You can choose between modules in ‘Histories of Literature’ to deepen your knowledge and understanding of all literary periods from medieval to the present day.
You will have the opportunity to encounter Shakespeare’s work through two exciting modules taught in collaboration with Birmingham’s world-leading Shakespeare Institute, based in Stratford-upon-Avon, and working closely with the Royal Shakespeare Company.
You will also have the option of exploring our ‘Themes in Literature’, from ‘The Gothic’ to ‘Tragedy’.
History of Art: The second year in History of Art is structured to allow you to acquire greater depth by focusing a number of more specific subjects. You will have the opportunity to choose from a number of optional modules on themes or periods in the history of art. If you are taking 80 or 60 credits of History of Art these are supported by a module on research techniques in the history of art as well as a study trip to a major artistic and cultural centre overseas, where you will have the opportunity to access works of art and architecture unavailable in Britain and to study them in situ.
History of Art second year modules may include:
- Research Techniques in the History of Art
- Art History in the Field – Overseas Study Trip
- Renaissance Art in Italy and the Netherlands 1400-1460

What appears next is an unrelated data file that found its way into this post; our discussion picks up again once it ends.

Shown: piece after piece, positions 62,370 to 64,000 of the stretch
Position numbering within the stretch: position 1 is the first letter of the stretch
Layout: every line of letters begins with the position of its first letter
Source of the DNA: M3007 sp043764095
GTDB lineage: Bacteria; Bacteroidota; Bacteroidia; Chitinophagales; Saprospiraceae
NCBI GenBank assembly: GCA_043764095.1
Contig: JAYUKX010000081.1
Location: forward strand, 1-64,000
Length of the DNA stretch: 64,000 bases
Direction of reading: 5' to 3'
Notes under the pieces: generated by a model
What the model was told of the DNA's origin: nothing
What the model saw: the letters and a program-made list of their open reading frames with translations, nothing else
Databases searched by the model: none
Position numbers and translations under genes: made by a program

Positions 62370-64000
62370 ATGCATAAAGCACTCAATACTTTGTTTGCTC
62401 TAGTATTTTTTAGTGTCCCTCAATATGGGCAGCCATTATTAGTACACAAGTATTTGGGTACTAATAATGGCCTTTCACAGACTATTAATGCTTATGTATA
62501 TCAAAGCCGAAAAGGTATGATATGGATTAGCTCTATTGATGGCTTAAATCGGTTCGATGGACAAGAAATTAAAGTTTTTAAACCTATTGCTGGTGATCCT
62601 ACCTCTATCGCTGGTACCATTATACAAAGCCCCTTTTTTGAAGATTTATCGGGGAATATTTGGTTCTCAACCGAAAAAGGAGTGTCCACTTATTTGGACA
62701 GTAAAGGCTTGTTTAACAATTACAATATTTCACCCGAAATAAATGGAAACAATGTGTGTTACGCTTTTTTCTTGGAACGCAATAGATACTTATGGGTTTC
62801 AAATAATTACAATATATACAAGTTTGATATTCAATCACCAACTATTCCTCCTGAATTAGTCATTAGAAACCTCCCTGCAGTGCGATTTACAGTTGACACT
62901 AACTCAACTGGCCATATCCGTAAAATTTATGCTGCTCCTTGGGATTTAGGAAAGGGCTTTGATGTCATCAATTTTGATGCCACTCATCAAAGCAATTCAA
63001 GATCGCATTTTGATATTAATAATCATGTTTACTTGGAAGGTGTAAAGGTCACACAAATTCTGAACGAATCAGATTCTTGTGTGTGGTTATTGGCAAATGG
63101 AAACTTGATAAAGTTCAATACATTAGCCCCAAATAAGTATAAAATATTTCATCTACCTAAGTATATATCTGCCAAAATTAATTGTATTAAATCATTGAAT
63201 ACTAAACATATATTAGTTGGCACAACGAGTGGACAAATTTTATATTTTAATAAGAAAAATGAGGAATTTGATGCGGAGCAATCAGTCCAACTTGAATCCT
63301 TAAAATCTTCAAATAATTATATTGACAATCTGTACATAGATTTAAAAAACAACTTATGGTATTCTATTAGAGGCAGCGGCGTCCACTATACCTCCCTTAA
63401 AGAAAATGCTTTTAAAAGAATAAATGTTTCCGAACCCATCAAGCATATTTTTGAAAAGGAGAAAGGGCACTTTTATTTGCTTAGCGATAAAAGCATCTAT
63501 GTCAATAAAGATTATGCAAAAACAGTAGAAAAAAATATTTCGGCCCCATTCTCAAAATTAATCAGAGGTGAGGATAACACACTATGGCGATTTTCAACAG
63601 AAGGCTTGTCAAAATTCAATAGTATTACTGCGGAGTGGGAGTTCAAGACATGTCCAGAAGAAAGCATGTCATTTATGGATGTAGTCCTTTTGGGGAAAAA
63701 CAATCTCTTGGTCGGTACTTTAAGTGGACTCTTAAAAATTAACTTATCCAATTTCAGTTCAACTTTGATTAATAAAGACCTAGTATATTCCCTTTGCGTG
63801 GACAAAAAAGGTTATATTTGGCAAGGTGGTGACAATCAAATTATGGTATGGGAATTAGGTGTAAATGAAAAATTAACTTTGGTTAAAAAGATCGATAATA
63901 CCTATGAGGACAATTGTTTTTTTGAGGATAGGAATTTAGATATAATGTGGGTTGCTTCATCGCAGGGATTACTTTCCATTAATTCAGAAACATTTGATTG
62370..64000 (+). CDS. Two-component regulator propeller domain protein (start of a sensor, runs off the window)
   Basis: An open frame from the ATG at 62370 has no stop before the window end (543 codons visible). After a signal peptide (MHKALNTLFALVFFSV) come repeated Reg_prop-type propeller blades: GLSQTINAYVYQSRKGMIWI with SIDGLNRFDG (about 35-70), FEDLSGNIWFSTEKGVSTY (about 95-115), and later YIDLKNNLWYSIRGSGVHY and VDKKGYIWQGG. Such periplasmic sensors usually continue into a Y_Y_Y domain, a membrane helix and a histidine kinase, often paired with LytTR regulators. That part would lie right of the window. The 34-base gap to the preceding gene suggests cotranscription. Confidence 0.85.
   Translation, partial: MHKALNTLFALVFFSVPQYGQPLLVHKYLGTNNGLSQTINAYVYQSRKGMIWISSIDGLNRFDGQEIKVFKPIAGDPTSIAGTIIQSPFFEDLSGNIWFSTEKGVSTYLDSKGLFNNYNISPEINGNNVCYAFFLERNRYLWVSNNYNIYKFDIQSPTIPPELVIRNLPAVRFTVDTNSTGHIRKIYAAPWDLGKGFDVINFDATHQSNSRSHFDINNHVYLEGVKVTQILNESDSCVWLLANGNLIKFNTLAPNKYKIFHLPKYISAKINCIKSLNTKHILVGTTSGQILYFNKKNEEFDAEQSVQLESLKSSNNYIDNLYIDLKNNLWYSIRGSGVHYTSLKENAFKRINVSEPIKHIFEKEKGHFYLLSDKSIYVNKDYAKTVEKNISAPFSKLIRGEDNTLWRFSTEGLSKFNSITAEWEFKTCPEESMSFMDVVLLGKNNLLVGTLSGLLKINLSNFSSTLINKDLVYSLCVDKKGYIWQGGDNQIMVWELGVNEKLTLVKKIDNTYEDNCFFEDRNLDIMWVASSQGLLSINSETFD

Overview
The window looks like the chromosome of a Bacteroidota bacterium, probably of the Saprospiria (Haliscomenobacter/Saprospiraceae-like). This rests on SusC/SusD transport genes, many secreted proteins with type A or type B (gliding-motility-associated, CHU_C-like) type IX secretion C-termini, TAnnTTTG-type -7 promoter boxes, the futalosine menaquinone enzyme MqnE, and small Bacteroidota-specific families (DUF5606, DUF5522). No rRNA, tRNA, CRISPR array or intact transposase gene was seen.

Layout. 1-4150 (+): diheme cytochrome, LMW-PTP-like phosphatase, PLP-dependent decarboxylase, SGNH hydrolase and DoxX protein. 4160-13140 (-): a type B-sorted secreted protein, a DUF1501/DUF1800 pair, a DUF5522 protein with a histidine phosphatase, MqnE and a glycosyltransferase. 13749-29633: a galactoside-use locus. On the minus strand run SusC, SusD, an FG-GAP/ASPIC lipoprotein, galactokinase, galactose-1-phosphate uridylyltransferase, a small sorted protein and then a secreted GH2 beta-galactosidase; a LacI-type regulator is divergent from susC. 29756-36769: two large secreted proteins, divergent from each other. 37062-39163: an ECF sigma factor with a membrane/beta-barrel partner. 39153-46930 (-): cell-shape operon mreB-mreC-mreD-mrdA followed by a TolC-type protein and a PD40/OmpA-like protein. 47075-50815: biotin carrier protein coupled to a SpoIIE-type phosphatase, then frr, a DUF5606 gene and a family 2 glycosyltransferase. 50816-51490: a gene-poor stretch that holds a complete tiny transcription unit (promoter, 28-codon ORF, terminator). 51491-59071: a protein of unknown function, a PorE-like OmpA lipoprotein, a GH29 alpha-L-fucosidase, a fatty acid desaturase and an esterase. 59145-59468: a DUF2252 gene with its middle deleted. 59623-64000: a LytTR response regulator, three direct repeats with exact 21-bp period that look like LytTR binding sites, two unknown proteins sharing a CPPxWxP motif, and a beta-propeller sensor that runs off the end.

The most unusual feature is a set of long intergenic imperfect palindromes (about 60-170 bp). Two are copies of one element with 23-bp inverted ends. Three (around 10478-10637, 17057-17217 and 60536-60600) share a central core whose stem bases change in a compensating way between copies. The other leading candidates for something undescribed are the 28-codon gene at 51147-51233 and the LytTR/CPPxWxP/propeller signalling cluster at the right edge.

- Art, Architecture and Design in Fin de Siècle Vienna
- Power, Society, Politics: Religious art in Northern Europe
- Inside the Gallery. Histories, Theories and Practices of Museums and Galleries
- Impressionism and after: Art and Society in the Nineteenth-Century France
- Arts and the Industrial Revolution
- History of Art Second Year Module descriptions
English Literature: Depending on whether you elect to take 80, 60 or 40 credits in English Literature, you will take a number of the Special Subject modules below plus either a 12,000-word Dissertation or a 6,000-word Extended Essay on a subject of your choice, for which you will be supervised by an expert in the field. You also have the option of writing a ‘link’ Dissertation with joint supervision from the two Departments.
History of Art: In the final year of History of Art you opt to focus on several History of Art special subjects, which you study in depth and detail. If you are taking 80 or 60 credits of History of Art you have the opportunity to develop your research skills in a Dissertation, a piece of writing on a topic of your own choice. You may also study for a linked Dissertation, focusing on a topic of relevance to History and History of Art.
History of Art final year modules include:
- The Dissertation
- Women and Artistic Culture 1400-1600
- Paris Moderne 1850-1930: Image, Concept, Femininity
- Prague, Budapest, Cracow: Art and the Politics of Identity in Central Europe, 1867-1918
- Fashioning Flesh and Technology: Modernism and the Body in Germany 1918-1933
- Architecture and Decoration in Sixteenth-Century Venice
- The Destruction of Images
- Representing War: British Art, Design and the First World War
- Contemporary Art: New Practices, New Worlds
- History of Art Final Year Module descriptions
You will have the option to take a year abroad between your second and final year at one of a wide range of carefully selected partner institutions from around the world.